The hardest part of running your own home-based business is not making the mental switch from being an employee to being an employer. You are so excited to have a viable idea and vague plan on how to make it happen, you don’t pay attention to what will really propel your business forward. Here are some traps that you must avoid:

1. Don’t marry your idea till death do you part. While I always emphasize being really specific about selecting a home-based business, it is also wise to keep an open mind on how to best take that product/service and spin it into other concepts. Don’t get hung up on one thing; the key is to explore many avenues and have a variety of ideas. One woman I know makes a very nice product and she sells through family and friends – they sell to their friends and host home parties. Going to a fair or festival or open air market is something she does not consider (too much work? Fear of success?)….not sure why she is adamant about staying where she is, but she is certainly limited and certainly stuck in one place. Had I personally stayed within my original idea of working with one client after another, I would not have experienced the growth I did. By accepting the new technology and opportunities that came my way, I am able to offer local classes/training, online course, a dvd and an e-book all based on a single “how-to” manual I put together for my clients 25 years ago!; therefore I help more people on a larger scale.

2. Don’t know who your customer are. We live in a fast-paced world. People are linked and connected to everyone and everything. They find what they are looking for by making a couple of clicks. Who are your customers? Where do they live? Where do they buy from now? How often? Do they buy related items to the product/service itself? Over the years I’ve learned to position my products/services in the marketplace by being my own customer. If I wanted to buy such a product/service, where would I look? What would I be looking for? What value and benefit would I get from such a purchase? How many similar products/services are out there? And, why would I buy one over the other? By studying the competition, I get to see my business in relation to other businesses. Does anyone stand out? Does MINE stand out? Why would someone pick me when so many others are available?

3. Don’t plan ahead. We all know (or we all should know) about the importance of having a Business Plan – you just don’t start a business without one. But did you know that you will need a Marketing Plan as well? This outlines how you plan to get the product/service out to the public so they can buy it. Picture a farmer (in the old days) putting his corn in a wagon and driving to the market square- that was his marketing plan; that was how he took his product to the market. What does your wagon look like? How are you taking your product to the market? Advertising, website sales, consignment, distributors, etc? Make a list of what you plan on doing and then do the research as to how much these strategies cost. And then, you will need a Sales Plan. This is the way how you will gage your financial growth – where will your sales come from and how will they reach you? What system do you have in place to facilitate the sale and get paid?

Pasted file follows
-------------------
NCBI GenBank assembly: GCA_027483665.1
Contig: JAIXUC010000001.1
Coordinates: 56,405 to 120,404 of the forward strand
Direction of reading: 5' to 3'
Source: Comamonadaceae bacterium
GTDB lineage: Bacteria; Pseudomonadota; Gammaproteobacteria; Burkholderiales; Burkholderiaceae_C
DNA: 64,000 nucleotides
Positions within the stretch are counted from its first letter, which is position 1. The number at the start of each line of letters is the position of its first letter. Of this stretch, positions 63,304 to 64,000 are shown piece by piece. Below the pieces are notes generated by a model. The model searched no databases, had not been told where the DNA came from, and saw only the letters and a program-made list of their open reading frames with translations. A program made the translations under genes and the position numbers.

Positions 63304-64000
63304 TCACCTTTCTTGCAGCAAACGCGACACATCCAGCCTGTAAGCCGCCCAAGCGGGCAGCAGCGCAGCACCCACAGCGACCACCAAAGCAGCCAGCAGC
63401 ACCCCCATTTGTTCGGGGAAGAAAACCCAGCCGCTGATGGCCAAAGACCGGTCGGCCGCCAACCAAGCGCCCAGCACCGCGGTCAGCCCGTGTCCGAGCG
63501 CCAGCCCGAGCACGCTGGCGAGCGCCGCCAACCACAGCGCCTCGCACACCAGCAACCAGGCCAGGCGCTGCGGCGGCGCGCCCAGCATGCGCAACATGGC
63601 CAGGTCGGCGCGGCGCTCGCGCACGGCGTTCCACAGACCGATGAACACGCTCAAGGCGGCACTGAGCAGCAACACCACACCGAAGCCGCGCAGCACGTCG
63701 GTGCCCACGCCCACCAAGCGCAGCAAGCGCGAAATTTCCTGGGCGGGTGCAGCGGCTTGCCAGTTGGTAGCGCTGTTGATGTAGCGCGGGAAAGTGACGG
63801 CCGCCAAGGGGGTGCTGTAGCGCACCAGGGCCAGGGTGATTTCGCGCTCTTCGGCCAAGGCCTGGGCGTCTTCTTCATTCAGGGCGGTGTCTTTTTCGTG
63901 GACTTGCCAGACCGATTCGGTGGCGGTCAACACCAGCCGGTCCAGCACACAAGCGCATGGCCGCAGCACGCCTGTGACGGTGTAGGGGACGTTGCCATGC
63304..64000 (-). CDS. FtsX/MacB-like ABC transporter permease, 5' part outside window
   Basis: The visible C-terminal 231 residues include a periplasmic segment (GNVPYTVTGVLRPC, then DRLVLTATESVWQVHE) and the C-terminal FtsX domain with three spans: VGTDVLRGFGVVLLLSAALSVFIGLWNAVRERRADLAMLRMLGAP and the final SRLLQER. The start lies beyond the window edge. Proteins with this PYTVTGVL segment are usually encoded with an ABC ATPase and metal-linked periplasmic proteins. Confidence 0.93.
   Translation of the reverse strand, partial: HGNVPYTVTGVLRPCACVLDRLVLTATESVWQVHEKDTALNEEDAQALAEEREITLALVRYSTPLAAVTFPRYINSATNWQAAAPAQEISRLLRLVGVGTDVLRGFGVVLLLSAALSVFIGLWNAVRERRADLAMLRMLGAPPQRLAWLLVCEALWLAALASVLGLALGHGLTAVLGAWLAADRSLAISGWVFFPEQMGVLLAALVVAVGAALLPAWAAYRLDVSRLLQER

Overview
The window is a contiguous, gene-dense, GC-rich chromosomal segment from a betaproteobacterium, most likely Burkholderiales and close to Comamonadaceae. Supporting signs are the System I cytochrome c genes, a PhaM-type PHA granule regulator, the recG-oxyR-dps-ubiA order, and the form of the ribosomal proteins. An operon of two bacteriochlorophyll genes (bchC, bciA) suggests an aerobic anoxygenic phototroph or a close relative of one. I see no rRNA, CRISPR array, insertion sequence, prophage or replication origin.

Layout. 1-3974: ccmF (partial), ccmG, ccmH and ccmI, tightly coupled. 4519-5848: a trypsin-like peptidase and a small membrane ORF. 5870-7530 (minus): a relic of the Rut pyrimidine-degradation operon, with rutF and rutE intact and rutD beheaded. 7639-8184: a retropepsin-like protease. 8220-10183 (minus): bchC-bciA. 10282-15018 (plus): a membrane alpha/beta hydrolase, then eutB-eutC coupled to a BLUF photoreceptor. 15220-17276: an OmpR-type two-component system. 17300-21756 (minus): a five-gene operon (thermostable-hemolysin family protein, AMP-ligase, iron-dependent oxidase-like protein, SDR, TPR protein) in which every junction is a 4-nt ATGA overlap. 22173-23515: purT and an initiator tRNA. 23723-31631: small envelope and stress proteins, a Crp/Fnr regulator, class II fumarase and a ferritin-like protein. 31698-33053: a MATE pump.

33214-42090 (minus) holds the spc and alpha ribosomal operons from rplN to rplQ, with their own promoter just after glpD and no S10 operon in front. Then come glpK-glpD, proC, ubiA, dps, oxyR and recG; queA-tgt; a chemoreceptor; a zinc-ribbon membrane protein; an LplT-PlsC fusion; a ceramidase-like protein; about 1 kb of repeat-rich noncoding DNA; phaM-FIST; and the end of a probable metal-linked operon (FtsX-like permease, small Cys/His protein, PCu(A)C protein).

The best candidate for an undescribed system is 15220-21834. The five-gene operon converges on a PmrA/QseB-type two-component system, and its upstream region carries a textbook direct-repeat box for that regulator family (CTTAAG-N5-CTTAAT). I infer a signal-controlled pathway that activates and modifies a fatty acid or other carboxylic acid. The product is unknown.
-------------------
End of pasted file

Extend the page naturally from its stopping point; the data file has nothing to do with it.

4. Don’t live in your own head. While it is important to be focused and disciplined in your business, don’t get “cabin fever.” It is typical of new business owners to have a vision in their heads about owning a hugely successful business (and enjoying the lifestyle!), but often these newbie entrepreneurs have yet to generate a sale. I see this quite often, sad to say. Just the other day, a student of mine was quite animated about getting incorporated and trademarked, but when questions about her business, she confessed she has not decided on what type of business to start! A local business owner started his business; he named it, registered it, created a website, bought trucks and equipment, etc. Only to be sued by a company that does what he does and has used the same name for over 50 years! Had he looked past his own nose, he would have seen who the competition was and what name they used and saved himself money, time, effort and aggravation. Take one step at a time and make sure it is solid and realistic before you move forward.

5. Use other people. This is not a negative thing….it is a good, wise thing to do. There are many business owners out there who would be eager to be your mentor or to give you some guidance…I truly believe that people like to help. Find one in your community – ask your accountant, attorney, neighbor, your kid’s teachers and sports coaches, etc. Contact the Chamber of Commerce and other business organizations – get involved there and meet people. In many cities there are organizations that help small businesses; they are typically economic alliances or development centers. The one I am affiliated with is the Small Business Development Center in Southern California; we help people with all aspects of business start-up and growth and the good news is that the SBDC is nationwide!

I don’t know about you, but when I travel I like to use a map. I have a vague idea of how to get to my destination, but I don’t know all the route numbers or sights along the way. I apply this to my business too….I put together a road map on how I will operate and which pitfalls to avoid. I do this as an investment in myself because I LOVE WHAT I DO AND LIVE THE LIFE I LOVE!

The Home-Based Business Expert

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